Read More

In 1996, the then 29-year-old Nadella and his 25-year-old wife, Anu, were building their careers as an engineer and architect, respectively, in the Seattle area. The couple were expecting their first child, and were busy decorating the nursery in their rented apartment near the Microsoft campus. But then their plans changed.



During the thirty-sixth week of her pregnancy, Anu noticed that the baby was not moving as much as she was accustomed to. They planned a visit to the emergency room of a local hospital in Bellevue. What the anxious new parents expected to be a routine check-up turned out to be an emergency cesarean section. The alarmed doctors delivered Zain, all of three pounds, who did not cry.



Zain was transported from the hospital in Bellevue across Lake Washington to Seattle Children’s Hospital with its state-of-the-art Neonatal Intensive Care Unit. Anu began her recovery from the difficult birth. Nadella spent the night with her in the hospital, and immediately went to see Zain the next morning.



Over the course of the next couple of years, they learnt that the utero asphyxiation had caused damage to Zain, and that he would require a wheelchair and be reliant on his parents because of severe cerebral palsy.



'Devastated' Nadella said that calling that time difficult was an understatement.

In 1996, the then 29-year-old Nadella and his 25-year-old wife, Anu, were building their careers as an engineer and architect, respectively, in the Seattle area. The couple were expecting their first..
Read More

In 2015, Nadella decided to turn author and started working on his book 'Hit Refresh'.



With this book, Nadella wanted to inspire people to discover more empathy in their own lives. He said that his wife, Anu, helped him learn this quality when their son was born with severe disabilities 24 years ago.



He said that Anu's reaction to Zain’s birth was different. She never asked 'why us'. It was always about what it meant for Zain and how they could best care for him. "Watching her in those first few days, weeks and beyond taught me a lot," he wrote in this book.



Over time, she helped Nadella understand that nothing had happened to either of them, but it was Zain who was suffering. As his parents, it was up to them to do everything they could to improve his life.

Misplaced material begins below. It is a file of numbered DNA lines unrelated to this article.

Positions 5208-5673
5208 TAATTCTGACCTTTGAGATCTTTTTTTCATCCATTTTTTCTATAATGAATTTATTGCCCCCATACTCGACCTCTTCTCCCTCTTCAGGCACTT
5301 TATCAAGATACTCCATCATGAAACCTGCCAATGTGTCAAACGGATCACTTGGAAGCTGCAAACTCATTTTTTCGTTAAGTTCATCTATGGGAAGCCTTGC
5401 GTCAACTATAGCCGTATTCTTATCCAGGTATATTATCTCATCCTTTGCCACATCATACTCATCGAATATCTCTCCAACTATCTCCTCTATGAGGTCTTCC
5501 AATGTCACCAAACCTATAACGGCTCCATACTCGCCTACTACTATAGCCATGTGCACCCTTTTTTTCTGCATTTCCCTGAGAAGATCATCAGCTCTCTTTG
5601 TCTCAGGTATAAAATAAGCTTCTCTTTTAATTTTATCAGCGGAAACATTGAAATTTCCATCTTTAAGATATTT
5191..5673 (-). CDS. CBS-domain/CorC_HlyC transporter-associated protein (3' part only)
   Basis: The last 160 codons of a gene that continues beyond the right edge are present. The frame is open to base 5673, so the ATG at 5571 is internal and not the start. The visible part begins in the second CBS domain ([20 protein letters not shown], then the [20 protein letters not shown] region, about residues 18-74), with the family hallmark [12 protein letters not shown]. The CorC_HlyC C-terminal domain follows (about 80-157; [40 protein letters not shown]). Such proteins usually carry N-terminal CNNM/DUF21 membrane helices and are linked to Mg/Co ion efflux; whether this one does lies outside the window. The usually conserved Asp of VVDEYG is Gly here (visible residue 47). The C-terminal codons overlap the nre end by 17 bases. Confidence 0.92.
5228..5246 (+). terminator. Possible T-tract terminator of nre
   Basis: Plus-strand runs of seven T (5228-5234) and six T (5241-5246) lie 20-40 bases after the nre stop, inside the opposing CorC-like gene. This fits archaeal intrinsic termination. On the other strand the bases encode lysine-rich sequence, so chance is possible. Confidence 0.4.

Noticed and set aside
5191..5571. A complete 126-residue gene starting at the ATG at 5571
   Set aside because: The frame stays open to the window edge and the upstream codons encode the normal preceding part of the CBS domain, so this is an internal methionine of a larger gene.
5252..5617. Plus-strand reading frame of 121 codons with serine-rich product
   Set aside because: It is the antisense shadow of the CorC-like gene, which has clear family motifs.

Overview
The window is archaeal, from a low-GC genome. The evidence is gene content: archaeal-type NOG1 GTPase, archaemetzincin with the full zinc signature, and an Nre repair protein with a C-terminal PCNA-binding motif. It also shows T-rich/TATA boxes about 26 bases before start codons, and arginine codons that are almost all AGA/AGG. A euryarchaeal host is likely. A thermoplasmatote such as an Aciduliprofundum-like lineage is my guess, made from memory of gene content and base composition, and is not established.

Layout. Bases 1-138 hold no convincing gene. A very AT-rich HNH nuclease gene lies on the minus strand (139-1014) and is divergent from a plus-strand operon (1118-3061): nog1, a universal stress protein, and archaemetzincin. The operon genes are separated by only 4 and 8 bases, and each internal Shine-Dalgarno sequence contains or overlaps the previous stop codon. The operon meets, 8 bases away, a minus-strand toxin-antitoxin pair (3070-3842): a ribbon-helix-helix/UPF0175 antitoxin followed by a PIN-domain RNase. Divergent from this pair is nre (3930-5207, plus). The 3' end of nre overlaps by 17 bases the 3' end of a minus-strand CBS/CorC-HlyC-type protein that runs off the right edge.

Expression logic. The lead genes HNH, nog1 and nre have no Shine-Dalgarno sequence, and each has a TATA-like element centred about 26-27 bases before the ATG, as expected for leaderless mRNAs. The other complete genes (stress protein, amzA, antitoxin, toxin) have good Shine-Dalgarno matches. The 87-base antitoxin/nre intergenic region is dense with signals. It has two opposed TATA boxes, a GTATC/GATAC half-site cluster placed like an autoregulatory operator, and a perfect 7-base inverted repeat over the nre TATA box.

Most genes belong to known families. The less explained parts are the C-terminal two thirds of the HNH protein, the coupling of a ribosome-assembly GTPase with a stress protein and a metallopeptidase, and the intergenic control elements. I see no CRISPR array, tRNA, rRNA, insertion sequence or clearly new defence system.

For people wondering where the name came from - When you 'hit refresh' in your web browser by clicking the little arrow, it updates. It doesn’t wipe everything away and start new, as Bill Gates wrote in his Foreword for the book — it actually keeps some things and replaces others.



He believed hit refresh was the perfect metaphor for all three storylines of the book — his personal journey so far, the company’s ongoing transformation, and the coming wave of technological and economic change.

In 2015, Nadella decided to turn author and started working on his book 'Hit Refresh'.With this book, Nadella wanted to inspire people to discover more empathy in their own lives. He said that his wi..
Read More

Nadella's earliest memories of his father, B.N. Yugandhar (Yugi to his friends and grandkids), was seeing him sitting in his bed, reading a thick hardback book. This memory captures his father – his passions, values, and life’s work.



His father’s work was more than just a job for him. To him, it was not a professional career choice, but a calling. What gave him deep satisfaction was not the abstract, but the people he was working for and the impact that his work was having in their lives. The way he combined his work with his life’s passions, the deep meaning he derived from it, has been instrumental in shaping Nadella's views of work and life.



The Microsoft CEO said that the most-enduring life lessons was the need to keep an open mind and to keep curiosity alive throughout one’s life. In his 2020 LinkedIn post, Nadella said that his father would say that if there is one thing history has taught us, it’s that doctrinaire thinking and dogma in general were what got people and societies into trouble.



Nadella's father passed away last year after struggling with an illness in the last few years of his life. Yugi described life as a terminal condition, and that no one makes it out alive. But one’s life can speak to us by passing on what is most important about being human and how to live.



And, Nadella tries to live his life guided by the lessons his father taught him.



In pic (Left to right, clockwise): Nadella's son Zain with father in 1988; Nadella with parents in 1970; and his parents at the National Academy of Administration during his father's tenure as director.

Nadella's earliest memories of his father, B.N. Yugandhar (Yugi to his friends and grandkids), was seeing him sitting in his bed, reading a thick hardback book. This memory captures his father – his ..
Read More

Nadella has been very close to his mother, Prabhavati Yugandhar who was a lecturer in Tirupati's Padmavathi College.



From her college classes to fulfilling civic duties as the wife of an IAS officer, the tech top boss accompanied his mother everywhere when he was 3 in 1970. Decades later, he realised how his mother efficiently balanced work and family, her professional ambitions and her role as wife and mother, and her passions and routine despite barriers and challenges at workplace.



He said that the mother-son duo shared great sense of humour and mindfulness of practising things that nourishes the soul and intellect.



After spending years playing with a wooden train at his mother’s feet as she delivered lectures, Nadella said that his mother's devotion to work and family made him a man who looks up to a woman — his mother, wife, daughters, Microsoft colleagues and so many others — for the lessons in life.






In pic: Nadella with mother, Prabhavati Yugandhar around 1970 in India

Nadella has been very close to his mother, Prabhavati Yugandhar who was a lecturer in Tirupati's Padmavathi College.From her college classes to fulfilling civic duties as the wife of an IAS officer, ..
Read More